Staying Healthy and Balanced During the Winter Transition

As we move into winter, what changes do we notice in our environment? Do these changes affect us? Do we change in concert with the rhythms of nature? Should we?

The winter season brings colder weather. Cold causes constriction and the movement of energy and matter to go downward and inward. If we look at our environment, leaves have fallen off of trees and their energy redirects inward into the roots to conserve. Animals slow down or sleep all winter long. Just as we look at our own bodies, coldness constricts our blood vessels bringing warmth inward to our core.

What is all of this talk about inward energy and why do we care?

Well, the inward flow of energy during cold weather changes our bodies. We see an increase in dry skin because our natural oils and blood move inward. Our digestive fire is stronger and our appetite increases.  Our energy feels slower, more still, restful, or withdrawn. With awareness of how the changing seasons affect our bodies, we can restore balance, increase our vitality and decrease or avoid symptoms that seem to arise or become exacerbated during the winter months such as constipation, aches and pains, arthritis, asthma, decreased circulation (cold hands and feet) and increases in skin conditions such as eczema, psoriasis, dandruff, dry skin and many more. We can do this by changing our movements and our breath, and practicing self-care to balance the rhythms of our external environment with our internal environment.

Below are a few recommendations to support balance during these colder months. Depending on your own unique internal balance, the changing of seasons may aggravate or pacify your sense of wellbeing. Each person should approach these recommendations individually in order to find what best suits his or her own internal environmental needs.

Food for Winter:

  • Nuts and seeds: Keep the body warm with good calories! Nuts and seeds balance cholesterol, provide great protein, fiber, and healthy oils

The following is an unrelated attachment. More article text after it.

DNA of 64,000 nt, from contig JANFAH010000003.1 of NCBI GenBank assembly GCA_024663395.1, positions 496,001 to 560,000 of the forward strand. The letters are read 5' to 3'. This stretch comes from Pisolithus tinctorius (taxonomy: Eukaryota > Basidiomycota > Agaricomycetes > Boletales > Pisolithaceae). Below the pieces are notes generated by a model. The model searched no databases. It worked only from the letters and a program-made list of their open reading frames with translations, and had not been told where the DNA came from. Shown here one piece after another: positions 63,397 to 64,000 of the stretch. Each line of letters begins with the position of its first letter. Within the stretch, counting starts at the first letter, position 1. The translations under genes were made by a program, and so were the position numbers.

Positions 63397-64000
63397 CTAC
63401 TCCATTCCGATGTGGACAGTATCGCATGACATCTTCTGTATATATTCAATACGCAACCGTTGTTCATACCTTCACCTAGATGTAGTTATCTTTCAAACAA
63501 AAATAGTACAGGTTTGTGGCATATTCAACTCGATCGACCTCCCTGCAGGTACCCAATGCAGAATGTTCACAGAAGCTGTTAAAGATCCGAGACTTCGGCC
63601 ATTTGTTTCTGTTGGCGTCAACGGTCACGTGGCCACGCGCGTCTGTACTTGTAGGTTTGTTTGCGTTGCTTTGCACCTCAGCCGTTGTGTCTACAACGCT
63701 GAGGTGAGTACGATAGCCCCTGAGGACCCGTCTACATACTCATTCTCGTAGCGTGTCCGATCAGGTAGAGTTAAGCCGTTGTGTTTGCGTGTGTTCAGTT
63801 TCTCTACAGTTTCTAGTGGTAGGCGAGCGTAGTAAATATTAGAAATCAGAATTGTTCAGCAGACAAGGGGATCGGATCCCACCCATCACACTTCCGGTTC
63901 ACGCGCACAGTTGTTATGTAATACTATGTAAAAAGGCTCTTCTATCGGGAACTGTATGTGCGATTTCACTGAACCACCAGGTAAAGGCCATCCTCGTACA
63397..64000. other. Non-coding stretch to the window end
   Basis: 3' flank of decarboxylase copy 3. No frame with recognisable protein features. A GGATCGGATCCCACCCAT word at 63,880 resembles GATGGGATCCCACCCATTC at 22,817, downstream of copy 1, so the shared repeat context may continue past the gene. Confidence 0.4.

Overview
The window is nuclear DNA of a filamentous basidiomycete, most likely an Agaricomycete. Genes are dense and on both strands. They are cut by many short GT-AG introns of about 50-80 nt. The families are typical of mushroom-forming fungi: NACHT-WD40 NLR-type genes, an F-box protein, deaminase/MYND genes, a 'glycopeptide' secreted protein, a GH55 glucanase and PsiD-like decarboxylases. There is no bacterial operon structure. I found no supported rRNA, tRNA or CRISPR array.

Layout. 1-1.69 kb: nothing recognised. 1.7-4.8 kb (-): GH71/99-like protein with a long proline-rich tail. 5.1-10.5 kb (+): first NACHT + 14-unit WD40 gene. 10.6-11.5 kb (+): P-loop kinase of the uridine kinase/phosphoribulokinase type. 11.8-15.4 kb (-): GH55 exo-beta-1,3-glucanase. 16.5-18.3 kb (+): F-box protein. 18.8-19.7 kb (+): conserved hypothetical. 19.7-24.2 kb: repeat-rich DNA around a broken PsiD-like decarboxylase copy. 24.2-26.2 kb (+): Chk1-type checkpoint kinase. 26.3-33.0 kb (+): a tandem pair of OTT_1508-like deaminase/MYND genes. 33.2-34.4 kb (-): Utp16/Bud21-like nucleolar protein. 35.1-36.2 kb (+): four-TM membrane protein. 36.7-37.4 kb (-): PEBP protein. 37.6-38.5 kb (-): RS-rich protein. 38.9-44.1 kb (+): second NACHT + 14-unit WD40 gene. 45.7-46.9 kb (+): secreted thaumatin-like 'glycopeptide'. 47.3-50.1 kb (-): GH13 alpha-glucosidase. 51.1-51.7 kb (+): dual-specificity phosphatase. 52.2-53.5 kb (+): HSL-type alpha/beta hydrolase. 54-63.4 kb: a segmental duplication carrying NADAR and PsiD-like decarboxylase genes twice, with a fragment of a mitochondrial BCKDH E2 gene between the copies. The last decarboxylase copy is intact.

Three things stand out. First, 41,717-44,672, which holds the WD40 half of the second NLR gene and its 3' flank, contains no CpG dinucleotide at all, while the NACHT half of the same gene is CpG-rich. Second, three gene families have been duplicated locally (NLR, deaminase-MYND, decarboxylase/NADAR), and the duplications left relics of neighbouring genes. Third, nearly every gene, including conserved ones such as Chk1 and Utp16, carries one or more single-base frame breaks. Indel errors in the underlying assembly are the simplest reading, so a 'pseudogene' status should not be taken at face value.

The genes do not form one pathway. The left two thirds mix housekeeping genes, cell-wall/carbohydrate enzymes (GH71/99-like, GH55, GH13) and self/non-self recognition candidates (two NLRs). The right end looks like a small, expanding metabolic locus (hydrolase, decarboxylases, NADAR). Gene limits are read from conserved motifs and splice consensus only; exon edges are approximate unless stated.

• Root vegetables: High in fiber, antioxidants and energy. (Remember where all the energy is going in the winter? Inward and down… into to the root vegetables ☺)
  • Warming and circulating herbs/spices: ginger, cinnamon, black pepper, clove, nutmeg

Movement for Winter:

  • Walking outside is perfect for winter
  • Yoga
  • Avoid extreme exercise- Worldwide, we see an increase in heart attacks during the winter months

Breath work for Winter:

  • Alternate nostril breathing
  • Depending on one’s constitution or present imbalances, there may be a breath practice more suited for that individual (consult your natural health practitioner)

Self-Care for Winter:

  • Self-oil massage when you get out of the shower. Oil type should be based on your constitution. Use organic sesame, olive or coconut oil.

When we are connected to our environment and live within the rhythms of nature we bring balance into our body, mind and spirit. Ayurveda tells us, like creates like and opposites balance. Only by understanding one’s internal environment can this balance be restored. Each person’s internal environment/constitution is unique and should always guide treatment. If you are unclear about your constitution see a healthcare professional for support and guidance in discovering how to nourish and sustain your inner balance.


My name is Dr. Sara Koorjee and I am a Naturopathic Doctor here at Whole Life Health MD. I look forward to seeing your faces, hearing your stories and being a part of your healing.

 

References:

Douillard, John. The 3-Season Diet: Eat the Way Nature Intended, (New York: Three Rivers Press, 2000), 109–17; Usha Lad and Vasant Lad, Ayurvedic Cooking for Self-Healing, 2nd ed. (Albuquerque: The Ayurvedic Press, 2006), 220–38.

Mendis S, Puska P, Norrving B. Geneva: World Health Organization; 2011. Global atlas on cardiovascular disease prevention and control.

N Am J Med Sci. 2013 Apr; 5(4): 266–279.

doi:  10.4103/1947-2714.110430

Pell JP, Cobbe SM. Seasonal variations in coronary heart disease. QJM. 1999;92:689–96. [PubMed]

 

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